Vikram was waiting for him when Delaware arrived at his private lounge. He stood before the picture wall, hands linked behind his back as though examining an art exhibit. Delaware observed him for a moment, then moved into the room.
“I apologize,” he said, keeping his tone neutral. “My briefing ran late.”
“Please don’t apologize,” Vikram said, the soul of politeness. “This is your ship. I’m your… guest.”
The hesitation on the word was deliberate. Delaware did not conceal his scrutiny as he looked the young man up and down.
“You’re not what I expected, Mr. Kori,” he said finally.
“You expected the spoiled son of a despot,” Vikram said with a quick smile. “Does my family strike you as despotic?”
“I suppose I’ll know when my brother reports back,” Delaware said lightly, not wanting to commit to confidences with this young man.
“I don’t expect he’ll find much to interest him,” Vikram sighed. “It’s a simple life in Taaj. Not easy, but luxurious by comparison. You saw for yourself a small part of what we face.”
Delaware crossed his arms and looked directly into Vikram’s eyes. The same eyes as his younger sister’s, liquid black, with the ability to close up his thoughts, or to appear wide eyed and innocent.
“I last saw you on CNN,” Delaware remarked. “I don’t normally follow that kind of thing but I had a layover at O’Hare. As I recall you spoke a damn good line about the need to resolve the Heartland Crisis without deadly force. Late, though, as it turned out.”
Vikram took a deep breath. “I tried, Captain. For every strike, donations flooded into the Church networks. Less than one-third of their servers were located in the crisis states, and aerial attack disabled almost none of them.”
“I agree, it was absurd,” Delaware said, warming a fraction of a degree. “The administration didn’t want to put boots on their own ground. But you understand why that is.”
Vikram turned back to the photographs, sucked his teeth in annoyance. “Oh, I understand. I also saw the cost borne by the UN coalition forces. Not for the first time in my career, but certainly the first time in the affairs of a nation with the most powerful standing army in the world.”
Delaware tilted his head. “They didn’t have access to your ordnance networks. They weren’t blowing your bases up, or running your ships into each other.”
“Is that the reason this vessel’s OS overrode Geneva 2 protocol?” Vikram asked casually. “I’m just interested.”
Delaware smiled. “You didn’t really think the United States of America was going to allow itself to be hamstrung by some UN protocol in the event of nuclear attack, did you?”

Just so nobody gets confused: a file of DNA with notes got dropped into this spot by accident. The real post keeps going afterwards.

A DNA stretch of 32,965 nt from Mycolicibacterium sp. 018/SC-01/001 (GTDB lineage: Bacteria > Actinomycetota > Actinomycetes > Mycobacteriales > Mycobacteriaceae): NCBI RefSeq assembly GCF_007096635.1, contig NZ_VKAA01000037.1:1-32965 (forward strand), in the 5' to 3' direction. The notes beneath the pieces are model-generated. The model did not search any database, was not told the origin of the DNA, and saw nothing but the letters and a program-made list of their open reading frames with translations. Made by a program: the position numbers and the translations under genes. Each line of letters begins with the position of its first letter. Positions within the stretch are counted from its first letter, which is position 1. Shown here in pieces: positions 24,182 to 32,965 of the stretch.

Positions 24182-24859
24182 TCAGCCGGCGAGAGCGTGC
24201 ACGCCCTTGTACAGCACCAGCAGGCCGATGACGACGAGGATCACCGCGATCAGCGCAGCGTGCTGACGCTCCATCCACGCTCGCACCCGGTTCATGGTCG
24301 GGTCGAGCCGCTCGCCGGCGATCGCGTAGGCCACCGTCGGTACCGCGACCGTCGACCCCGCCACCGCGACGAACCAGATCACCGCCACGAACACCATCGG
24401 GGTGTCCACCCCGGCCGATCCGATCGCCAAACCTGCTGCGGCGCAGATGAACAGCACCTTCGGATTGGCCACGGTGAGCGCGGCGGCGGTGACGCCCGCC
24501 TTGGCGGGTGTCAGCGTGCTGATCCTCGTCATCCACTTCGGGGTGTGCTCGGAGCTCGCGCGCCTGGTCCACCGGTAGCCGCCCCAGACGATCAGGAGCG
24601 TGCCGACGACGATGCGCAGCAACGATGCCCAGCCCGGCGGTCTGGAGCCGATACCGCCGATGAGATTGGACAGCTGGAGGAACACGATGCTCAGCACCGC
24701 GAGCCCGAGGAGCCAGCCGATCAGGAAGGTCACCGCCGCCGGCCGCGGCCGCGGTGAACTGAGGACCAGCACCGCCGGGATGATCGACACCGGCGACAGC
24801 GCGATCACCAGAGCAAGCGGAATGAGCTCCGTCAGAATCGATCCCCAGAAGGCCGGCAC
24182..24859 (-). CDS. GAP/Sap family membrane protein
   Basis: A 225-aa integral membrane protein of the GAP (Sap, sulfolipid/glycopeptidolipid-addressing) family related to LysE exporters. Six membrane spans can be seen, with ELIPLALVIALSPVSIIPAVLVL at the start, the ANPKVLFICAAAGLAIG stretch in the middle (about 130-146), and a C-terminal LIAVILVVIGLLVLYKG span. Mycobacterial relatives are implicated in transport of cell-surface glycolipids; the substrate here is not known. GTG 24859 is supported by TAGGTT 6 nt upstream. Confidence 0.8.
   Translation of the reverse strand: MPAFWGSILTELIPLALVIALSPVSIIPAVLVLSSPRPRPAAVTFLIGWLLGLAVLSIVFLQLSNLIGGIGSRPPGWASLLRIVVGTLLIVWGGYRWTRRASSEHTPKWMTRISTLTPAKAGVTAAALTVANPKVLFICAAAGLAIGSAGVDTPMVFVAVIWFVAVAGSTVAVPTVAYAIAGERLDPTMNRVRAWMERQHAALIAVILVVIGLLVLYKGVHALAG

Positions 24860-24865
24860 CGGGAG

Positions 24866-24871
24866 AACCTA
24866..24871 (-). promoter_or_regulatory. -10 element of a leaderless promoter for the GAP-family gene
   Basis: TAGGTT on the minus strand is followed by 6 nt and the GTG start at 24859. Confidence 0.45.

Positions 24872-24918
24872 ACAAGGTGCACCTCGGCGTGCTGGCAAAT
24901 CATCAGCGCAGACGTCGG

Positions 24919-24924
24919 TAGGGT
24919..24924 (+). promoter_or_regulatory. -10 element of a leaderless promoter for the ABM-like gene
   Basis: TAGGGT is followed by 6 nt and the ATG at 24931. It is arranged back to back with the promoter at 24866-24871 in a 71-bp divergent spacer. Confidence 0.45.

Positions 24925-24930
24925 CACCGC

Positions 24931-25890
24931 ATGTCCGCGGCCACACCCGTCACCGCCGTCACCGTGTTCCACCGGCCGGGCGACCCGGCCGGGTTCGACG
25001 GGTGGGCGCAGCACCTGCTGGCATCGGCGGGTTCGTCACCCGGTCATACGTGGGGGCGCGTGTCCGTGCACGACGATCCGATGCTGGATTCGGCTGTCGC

“It was only ever intended to be a mitigation contingent.”
“We’ve been at sea for nearly three years,” Delaware said softly. “Your “mitigation contingent” disabled most of the world’s navies. We were able to recover some sailors from those vessels, but most of their ships are either sunk or dead at sea. How did that occur?”
“Piracy by noncompliant vessels, presumably.” Vikram turned to look at him. “We did what we could. We rescued who we could.”
Delaware stared him down. “How did you keep the noncompliant vessels away? Your own fleet appears small and does not run heavily armed, and yet you’ve contained harbour access.”
“Mines,” Vikram explained, confirming Delaware’s existing intelligence. “We built them, scattered them around. Some of them are motorized and we change their locations. The inlet is too shallow for most war vessels, and the ridge is too high on the eastern side for G2 ordnance to make it over. A little bit of a good luck.”
“And you don’t have any true naval power of your own?”
Vikram smiled. “Without the UN’s technicians, there’s no unlocking a ship’s controls after their clearance holders are dead. There are some vessels with mounted guns, but none capable of any serious long range damage. But you knew that, of course.”
“This ain’t my first rodeo, Mr. Kori.”
“And you,” Vikram continued. “I suspect your uncanny ability to remain undetected by our vessels has something to do with an interesting trick Major Ortiz showed me earlier this evening. She said you would explain.”
What little levity Delaware felt was arrested by a sudden tension between his shoulder blades. Vikram looked at him expectantly, mild to a fault, but that expectation seemed to conceal more insight than he, Delaware, was comfortable with.
He looked up, and for the first time, noticed which photograph his guest had been examining. It was a photo of his brother, and Rhiannon, Delaware’s then-future wife, in their graduation gowns along with the rest of the University of Hawaii medical school class of ‘36.